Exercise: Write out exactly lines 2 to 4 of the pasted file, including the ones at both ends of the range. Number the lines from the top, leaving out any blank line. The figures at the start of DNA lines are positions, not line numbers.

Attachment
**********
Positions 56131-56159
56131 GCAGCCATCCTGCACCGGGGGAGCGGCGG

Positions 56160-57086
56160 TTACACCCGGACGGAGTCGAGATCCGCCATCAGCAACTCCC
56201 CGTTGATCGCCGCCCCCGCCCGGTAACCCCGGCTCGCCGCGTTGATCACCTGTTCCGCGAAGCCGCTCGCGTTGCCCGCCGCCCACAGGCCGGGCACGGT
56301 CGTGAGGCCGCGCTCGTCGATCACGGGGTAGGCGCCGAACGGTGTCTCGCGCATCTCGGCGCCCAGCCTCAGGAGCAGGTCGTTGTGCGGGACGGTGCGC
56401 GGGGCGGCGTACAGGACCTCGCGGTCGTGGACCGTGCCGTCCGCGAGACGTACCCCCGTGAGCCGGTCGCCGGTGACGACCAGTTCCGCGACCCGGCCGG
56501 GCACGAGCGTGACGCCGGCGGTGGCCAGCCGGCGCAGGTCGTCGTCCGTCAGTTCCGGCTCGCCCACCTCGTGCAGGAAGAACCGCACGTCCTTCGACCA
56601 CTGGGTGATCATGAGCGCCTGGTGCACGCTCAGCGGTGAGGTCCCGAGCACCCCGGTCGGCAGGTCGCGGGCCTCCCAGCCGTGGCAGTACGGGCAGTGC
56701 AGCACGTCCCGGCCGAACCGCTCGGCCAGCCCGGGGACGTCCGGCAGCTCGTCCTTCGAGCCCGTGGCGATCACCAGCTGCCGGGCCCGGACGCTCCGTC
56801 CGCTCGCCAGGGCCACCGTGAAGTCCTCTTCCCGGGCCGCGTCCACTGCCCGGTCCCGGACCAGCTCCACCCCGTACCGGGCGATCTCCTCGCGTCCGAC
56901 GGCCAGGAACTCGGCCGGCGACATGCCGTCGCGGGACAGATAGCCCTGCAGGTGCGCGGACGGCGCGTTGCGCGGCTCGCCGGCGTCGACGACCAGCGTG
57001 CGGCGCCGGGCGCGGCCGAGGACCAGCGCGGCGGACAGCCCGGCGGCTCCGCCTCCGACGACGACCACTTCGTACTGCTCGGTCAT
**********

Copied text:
56131 GCAGCCATCCTGCACCGGGGGAGCGGCGG

Positions 56160-57086
56160 TTACACCCGGACGGAGTCGAGATCCGCCATCAGCAACTCCC